In 2019, Julie Sweet, newly appointed CEO of global consulting firm Accenture, held a meeting with senior executives. He had a question: Should Accenture give up some of the work it does for a leading client, Facebook?
Tensions have grown over the years over a particular task that Accenture is performing for the social network. In eight-hour shifts, thousands of full-time employees and contractors rank Facebook’s most harmful posts, including images, videos, and messages about suicides, beheadings, and sexual acts, and try to prevent them from spreading online.
Examining hundreds of Facebook posts in one shift, some of the Accenture employees said they began to experience depression, anxiety and paranoia. In the United States, a worker participated in a class action lawsuit to protest his working conditions. News coverage attributed Accenture to the terrible work. So Sweet had ordered a review to discuss the increased ethical, legal and reputational risks.
At the meeting at Accenture’s Washington office, attendees expressed concerns that she and Ellyn Shook, head of human resources, were concerned about the psychological cost of working for Facebook and the damage to the firm’s reputation. Some administrators who oversaw the Facebook account argued that the problems were manageable. They said that the social network is too lucrative to lose a customer.
The meeting ended without a decision.
Facebook and Accenture have rarely talked about their deals and have even admitted to working with each other. But their secret relationship lies at the heart of the world’s largest social media company’s effort to distance itself from the most toxic part of its business.
Facebook has been under scrutiny for years for violent and hateful content circulating on its site. CEO Mark Zuckerberg has repeatedly promised to clean up the platform. It promoted the use of artificial intelligence to weed out toxic posts and announced efforts to hire thousands of workers to remove messages that AI didn’t.
Behind the scenes, Facebook quietly paid others to take on most of the responsibility. Since 2012, the company has hired at least 10 consulting and staffing firms around the world to review their assignments alongside a wider network of subcontractors, according to interviews and public records.
No company has been more important to this effort than Accenture. The Fortune 500 company, known for providing high-end technology, accounting and consulting services to multinational corporations and governments, has become Facebook’s largest partner in content moderation, according to a review by The New York Times.
Accenture took the job and earned it some reputation, as it signed at least $500 million (€422 million) per year contracts with Facebook for content moderation and other services, according to a New York Times review. Accenture employs more than a third of the 15,000 people Facebook says it hires to moderate their posts. While the deals provide only a small fraction of Accenture’s annual revenue, they provide an important lifeline to Silicon Valley. Within Accenture, Facebook is known as the “diamond client”.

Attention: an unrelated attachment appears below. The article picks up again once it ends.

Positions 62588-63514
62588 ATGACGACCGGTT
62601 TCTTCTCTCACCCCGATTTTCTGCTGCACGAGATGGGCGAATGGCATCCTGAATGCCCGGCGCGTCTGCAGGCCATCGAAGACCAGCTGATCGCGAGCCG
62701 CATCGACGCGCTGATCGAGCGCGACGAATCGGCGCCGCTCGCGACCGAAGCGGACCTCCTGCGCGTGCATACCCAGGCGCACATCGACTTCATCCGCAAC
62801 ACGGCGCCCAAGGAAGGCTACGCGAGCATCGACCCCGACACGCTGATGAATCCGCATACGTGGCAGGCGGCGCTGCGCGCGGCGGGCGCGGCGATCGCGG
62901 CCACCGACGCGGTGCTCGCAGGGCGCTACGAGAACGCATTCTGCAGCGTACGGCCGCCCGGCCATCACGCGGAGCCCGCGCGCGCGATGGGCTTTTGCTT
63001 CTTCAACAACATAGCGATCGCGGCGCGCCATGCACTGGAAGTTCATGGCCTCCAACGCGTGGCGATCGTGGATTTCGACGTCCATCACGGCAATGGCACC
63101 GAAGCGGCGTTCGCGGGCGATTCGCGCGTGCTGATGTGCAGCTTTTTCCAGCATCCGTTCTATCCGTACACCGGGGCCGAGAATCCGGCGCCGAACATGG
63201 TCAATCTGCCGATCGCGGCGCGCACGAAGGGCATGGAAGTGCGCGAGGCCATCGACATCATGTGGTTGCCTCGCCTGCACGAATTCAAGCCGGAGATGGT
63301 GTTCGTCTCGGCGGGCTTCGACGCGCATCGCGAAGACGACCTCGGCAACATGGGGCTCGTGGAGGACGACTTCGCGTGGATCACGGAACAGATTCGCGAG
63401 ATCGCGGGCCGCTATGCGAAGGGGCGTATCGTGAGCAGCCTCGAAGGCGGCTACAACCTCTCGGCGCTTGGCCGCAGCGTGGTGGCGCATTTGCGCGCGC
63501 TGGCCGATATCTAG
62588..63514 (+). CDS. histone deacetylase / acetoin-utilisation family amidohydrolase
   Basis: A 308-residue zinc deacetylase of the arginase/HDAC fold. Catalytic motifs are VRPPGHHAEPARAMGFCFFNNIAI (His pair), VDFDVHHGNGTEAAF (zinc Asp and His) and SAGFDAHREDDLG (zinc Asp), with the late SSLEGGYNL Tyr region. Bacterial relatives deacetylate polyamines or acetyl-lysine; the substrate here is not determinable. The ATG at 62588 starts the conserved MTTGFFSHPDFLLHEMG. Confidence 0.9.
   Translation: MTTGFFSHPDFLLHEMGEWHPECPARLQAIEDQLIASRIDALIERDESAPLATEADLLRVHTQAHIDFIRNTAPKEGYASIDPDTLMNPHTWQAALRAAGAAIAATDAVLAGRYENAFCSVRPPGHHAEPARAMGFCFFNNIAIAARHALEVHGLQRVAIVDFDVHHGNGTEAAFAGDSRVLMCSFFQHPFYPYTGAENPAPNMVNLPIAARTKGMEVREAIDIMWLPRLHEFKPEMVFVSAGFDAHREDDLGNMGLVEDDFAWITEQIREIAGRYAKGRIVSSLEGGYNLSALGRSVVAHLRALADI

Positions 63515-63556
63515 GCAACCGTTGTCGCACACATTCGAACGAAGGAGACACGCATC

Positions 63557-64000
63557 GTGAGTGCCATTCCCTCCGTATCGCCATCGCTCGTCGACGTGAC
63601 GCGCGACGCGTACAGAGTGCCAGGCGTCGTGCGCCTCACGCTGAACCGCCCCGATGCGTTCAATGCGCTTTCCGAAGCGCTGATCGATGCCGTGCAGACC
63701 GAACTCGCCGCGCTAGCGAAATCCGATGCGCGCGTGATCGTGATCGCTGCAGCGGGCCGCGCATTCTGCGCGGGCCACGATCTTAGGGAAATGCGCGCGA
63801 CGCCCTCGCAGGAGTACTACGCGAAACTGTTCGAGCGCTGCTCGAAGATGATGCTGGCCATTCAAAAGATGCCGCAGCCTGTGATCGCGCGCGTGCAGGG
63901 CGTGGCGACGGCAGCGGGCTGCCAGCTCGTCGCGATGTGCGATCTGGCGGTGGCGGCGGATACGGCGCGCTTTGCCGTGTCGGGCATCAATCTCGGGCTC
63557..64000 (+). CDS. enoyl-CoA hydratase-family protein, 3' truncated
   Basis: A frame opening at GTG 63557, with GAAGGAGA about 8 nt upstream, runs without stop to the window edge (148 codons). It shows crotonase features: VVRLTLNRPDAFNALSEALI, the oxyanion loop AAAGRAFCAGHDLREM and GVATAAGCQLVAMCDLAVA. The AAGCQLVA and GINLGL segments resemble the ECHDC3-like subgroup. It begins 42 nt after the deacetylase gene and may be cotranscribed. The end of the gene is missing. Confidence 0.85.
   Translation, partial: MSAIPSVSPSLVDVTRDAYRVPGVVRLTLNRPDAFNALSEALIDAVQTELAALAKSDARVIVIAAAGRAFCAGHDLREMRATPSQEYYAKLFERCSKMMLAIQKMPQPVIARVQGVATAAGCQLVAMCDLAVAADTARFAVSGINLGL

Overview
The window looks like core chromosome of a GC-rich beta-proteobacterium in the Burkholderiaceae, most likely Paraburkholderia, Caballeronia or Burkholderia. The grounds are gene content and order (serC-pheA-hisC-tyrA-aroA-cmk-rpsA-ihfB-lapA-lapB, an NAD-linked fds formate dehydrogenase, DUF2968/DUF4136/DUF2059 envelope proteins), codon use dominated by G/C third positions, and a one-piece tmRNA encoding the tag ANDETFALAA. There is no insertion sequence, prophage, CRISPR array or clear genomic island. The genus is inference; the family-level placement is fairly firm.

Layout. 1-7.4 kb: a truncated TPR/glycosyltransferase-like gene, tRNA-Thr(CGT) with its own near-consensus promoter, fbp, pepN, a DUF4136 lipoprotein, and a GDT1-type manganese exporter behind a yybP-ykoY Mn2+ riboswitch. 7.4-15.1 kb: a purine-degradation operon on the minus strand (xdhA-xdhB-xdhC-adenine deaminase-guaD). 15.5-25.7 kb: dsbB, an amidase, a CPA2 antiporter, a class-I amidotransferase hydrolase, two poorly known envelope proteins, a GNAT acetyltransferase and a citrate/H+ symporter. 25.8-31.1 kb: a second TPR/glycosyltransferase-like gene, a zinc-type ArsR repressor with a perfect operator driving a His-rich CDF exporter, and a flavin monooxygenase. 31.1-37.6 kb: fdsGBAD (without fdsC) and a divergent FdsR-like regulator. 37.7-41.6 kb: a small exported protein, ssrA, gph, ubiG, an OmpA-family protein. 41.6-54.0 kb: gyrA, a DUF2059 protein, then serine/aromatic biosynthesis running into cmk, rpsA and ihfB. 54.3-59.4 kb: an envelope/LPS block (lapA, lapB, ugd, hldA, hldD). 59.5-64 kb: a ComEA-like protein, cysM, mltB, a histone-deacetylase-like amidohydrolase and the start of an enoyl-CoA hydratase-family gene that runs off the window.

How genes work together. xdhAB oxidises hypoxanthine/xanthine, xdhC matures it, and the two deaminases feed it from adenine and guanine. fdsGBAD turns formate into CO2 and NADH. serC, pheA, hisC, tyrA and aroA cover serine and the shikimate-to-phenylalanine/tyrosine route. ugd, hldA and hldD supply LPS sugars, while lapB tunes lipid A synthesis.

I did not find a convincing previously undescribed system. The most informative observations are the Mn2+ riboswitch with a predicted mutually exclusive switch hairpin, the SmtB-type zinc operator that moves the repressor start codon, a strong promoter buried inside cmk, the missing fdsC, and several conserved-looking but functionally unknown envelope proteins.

Their previously unreported contracts redefined the traditional boundaries of an outsourcing relationship. Accenture absorbed the worst aspects of moderating content and took Facebook’s content problems on its own. As a cost of doing business, it reviewed posts to address workers’ mental health issues. As these workers pushed for more wages and benefits, he grappled with labor activism. And when they spoke out against the study, it was quietly subjected to public scrutiny.
15 current and former employees said these issues were compounded by Facebook’s tough hiring goals and performance targets, and multiple changes to its content policies that Accenture is struggling to keep up with. And when faced with work-related legal action from moderators, Accenture remained silent, as Facebook claimed it wasn’t responsible because workers belonged to Accenture and others.
“You can’t have Facebook as we know it today without Accenture,” said Cori Crider, co-founder of Foxglove, a law firm that represents content moderators. Facilitators like Accenture, for glamorous fees, have allowed Facebook’s business to keep the core human issue at arm’s length.
The New York Times interviewed more than 40 current and former Accenture and Facebook employees, business attorneys, and others about their relationships, including accounting and advertising work. Many spoke anonymously due to confidentiality agreements and fear of retaliation. The New York Times also reviewed Facebook and Accenture documents, legal records and regulatory filings.
Facebook and Accenture refused to allow admins to comment. A Facebook spokesperson, Drew Pusateri, said the company’s content moderation “recognises that things can be tough, so we’re working closely with our partners to continually evaluate how we can best support these teams.”
Accenture spokeswoman Stacey Jones said the work is a public service “necessary to protect our society by keeping the internet safe.”
Neither company mentioned the other by name.
Much of Facebook’s work with Accenture goes back to the nudity issue.
In 2007, millions of users joined the social network every month, and many of them posted nude photos. A deal Facebook reached that year with New York attorney general Andrew Cuomo required the company to remove pornographic posts flagged by users within 24 hours.
Team members said that Facebook employees who oversee the content were soon overwhelmed by the volume of work. The company’s chief operating officer, Sheryl Sandberg, and other executives, the three of them, forced the team to come up with automated solutions to scan content.